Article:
Connect the World takes viewers on a journey across continents, beyond headlines and into histories of the stories that are changing our world.
For millions in the developing world, water can be as dangerous as it is life saving, spreading life-threatening diseases such as diarrhoea and cholera.
One such slum is Kibera, part of the Kenyan capital Nairobi – but residents there hope that a low-tech solution is at hand.
Locals now collect water from infected tanks, pour it into clear plastic bottles and then leave them on tin rooftops for at least six hours.
Laboratory tests reveal that the sun kills dangerous disease-spreading bacteria by zapping them with UV radiation and heat through a process known as solar disinfection.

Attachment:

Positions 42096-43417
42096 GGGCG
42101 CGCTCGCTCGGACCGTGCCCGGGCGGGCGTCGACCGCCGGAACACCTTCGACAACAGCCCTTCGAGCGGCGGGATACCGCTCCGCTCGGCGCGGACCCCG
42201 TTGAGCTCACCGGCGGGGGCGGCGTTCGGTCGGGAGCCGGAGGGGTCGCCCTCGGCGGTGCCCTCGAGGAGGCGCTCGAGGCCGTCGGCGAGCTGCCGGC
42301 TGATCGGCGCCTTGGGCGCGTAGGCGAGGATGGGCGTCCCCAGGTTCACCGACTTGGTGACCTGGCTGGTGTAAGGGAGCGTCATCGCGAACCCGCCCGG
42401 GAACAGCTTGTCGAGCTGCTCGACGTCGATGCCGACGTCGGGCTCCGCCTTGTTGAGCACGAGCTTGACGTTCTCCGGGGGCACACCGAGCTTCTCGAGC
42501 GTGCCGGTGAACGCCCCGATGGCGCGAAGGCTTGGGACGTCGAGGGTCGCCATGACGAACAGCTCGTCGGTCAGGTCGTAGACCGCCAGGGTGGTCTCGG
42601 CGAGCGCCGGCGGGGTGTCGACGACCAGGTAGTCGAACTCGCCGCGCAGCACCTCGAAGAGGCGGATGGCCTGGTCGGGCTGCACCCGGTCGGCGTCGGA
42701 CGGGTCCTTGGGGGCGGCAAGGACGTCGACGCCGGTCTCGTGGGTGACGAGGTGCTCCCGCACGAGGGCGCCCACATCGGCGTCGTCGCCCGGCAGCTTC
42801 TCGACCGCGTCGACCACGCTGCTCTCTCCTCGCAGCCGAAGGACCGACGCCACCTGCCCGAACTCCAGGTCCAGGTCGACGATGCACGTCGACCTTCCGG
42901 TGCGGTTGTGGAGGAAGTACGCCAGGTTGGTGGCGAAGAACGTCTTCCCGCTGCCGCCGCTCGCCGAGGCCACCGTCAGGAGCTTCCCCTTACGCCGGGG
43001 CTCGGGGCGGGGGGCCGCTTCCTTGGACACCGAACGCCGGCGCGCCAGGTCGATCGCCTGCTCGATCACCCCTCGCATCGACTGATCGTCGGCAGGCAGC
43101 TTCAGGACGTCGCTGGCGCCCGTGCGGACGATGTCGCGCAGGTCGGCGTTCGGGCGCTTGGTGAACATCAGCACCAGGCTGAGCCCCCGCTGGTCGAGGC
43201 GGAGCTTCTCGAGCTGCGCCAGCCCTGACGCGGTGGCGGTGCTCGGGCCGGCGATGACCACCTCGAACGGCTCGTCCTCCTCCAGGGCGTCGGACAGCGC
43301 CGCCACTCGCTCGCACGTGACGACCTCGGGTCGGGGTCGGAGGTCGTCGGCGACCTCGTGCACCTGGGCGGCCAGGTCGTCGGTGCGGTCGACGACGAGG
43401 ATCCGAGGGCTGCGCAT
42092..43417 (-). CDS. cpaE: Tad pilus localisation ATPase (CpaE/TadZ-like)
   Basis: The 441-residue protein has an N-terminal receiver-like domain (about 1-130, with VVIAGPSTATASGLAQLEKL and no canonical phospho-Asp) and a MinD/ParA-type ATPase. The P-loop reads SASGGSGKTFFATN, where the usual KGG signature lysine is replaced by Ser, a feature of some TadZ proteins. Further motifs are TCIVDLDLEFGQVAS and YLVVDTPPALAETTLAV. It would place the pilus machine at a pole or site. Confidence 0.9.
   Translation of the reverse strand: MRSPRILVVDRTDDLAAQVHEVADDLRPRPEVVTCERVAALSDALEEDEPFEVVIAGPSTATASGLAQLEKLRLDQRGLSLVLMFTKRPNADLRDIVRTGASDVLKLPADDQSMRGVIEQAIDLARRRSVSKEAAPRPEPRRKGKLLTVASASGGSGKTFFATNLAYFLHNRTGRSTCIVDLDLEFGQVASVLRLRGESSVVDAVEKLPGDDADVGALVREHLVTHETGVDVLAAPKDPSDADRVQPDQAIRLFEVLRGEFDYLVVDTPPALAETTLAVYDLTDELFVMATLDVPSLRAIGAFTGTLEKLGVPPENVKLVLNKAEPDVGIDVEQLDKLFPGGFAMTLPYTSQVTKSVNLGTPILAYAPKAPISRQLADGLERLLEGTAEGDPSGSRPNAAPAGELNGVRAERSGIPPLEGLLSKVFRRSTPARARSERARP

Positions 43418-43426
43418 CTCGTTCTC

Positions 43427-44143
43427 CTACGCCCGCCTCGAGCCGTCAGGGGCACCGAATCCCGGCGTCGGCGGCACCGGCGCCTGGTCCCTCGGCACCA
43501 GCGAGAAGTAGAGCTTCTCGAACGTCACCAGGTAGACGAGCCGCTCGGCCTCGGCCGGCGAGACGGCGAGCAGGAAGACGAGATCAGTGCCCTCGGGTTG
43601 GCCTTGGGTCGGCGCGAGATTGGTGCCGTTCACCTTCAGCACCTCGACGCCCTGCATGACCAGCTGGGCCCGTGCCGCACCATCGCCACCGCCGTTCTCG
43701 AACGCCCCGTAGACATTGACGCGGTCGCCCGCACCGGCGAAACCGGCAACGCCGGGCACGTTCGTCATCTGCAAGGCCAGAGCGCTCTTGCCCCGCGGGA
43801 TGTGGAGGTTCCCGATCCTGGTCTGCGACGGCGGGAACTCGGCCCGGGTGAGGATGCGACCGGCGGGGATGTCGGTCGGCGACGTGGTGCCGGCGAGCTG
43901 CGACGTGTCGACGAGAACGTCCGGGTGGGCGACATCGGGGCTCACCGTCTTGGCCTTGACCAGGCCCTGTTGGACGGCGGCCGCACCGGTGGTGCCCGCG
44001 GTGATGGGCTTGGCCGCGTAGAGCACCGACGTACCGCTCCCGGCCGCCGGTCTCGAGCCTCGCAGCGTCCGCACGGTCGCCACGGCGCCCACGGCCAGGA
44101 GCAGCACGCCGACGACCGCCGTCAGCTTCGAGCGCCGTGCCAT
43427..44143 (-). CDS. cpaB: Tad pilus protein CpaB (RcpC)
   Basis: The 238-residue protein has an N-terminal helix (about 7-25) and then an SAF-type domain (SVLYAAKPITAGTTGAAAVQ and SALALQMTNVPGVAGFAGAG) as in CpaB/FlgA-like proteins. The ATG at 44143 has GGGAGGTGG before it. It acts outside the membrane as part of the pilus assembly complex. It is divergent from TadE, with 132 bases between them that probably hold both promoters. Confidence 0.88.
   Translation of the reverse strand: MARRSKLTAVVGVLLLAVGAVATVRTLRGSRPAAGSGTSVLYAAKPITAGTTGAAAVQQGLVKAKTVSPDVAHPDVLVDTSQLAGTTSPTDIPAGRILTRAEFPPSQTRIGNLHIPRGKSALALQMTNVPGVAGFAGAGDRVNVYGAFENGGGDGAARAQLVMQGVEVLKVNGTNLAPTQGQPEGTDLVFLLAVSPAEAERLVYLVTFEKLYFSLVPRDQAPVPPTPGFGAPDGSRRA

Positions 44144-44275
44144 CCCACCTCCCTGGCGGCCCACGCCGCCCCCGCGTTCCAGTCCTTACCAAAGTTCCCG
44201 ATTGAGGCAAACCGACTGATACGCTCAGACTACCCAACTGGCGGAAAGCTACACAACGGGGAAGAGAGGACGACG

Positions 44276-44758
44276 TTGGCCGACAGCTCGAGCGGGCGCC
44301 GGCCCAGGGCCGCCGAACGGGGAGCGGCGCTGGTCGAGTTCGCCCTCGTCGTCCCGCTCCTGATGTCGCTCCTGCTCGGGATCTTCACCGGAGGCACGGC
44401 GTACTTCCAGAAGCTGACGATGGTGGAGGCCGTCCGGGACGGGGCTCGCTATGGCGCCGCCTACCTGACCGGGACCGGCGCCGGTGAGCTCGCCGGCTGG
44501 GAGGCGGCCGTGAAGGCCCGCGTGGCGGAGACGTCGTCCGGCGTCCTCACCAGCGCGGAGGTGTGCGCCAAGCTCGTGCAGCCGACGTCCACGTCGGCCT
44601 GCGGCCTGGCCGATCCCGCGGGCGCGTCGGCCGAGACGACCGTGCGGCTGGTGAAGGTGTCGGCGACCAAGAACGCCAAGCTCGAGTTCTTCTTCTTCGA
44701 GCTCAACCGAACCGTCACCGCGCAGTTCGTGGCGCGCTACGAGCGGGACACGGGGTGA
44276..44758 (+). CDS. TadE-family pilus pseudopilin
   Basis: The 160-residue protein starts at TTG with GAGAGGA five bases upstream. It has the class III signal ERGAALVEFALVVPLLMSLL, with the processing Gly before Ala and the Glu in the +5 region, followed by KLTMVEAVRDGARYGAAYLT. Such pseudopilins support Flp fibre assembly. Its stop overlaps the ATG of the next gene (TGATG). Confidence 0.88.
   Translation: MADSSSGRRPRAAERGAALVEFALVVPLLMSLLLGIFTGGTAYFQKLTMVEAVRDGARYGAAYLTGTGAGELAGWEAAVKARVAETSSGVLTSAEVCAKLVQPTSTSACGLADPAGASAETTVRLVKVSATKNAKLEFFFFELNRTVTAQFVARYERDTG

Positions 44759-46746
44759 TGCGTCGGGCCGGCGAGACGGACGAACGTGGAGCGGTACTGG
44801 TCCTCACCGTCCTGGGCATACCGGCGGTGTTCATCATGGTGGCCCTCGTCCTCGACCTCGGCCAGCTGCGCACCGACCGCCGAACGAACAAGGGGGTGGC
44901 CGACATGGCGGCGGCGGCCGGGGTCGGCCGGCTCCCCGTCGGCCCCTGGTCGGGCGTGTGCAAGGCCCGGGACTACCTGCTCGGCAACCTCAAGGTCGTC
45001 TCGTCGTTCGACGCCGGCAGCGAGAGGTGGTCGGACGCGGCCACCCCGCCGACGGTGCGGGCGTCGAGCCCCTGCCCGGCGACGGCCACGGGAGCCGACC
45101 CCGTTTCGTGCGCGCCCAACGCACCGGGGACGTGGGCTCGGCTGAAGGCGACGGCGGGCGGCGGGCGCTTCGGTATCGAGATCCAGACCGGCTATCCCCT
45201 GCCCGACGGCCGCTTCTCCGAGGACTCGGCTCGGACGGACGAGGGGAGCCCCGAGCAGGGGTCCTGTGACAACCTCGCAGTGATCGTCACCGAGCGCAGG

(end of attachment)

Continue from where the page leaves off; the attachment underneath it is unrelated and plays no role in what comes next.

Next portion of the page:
An estimated two million people around the world are now using solar disinfection to draw clean water.
Is enough being done to ensure that the developing world has clean water? Are low-tech solutions losing out to higher-cost developments?
Let us know what you think and we will use some of the comments on tonight's show, when you can also watch David McKenzie’s report from Kibera.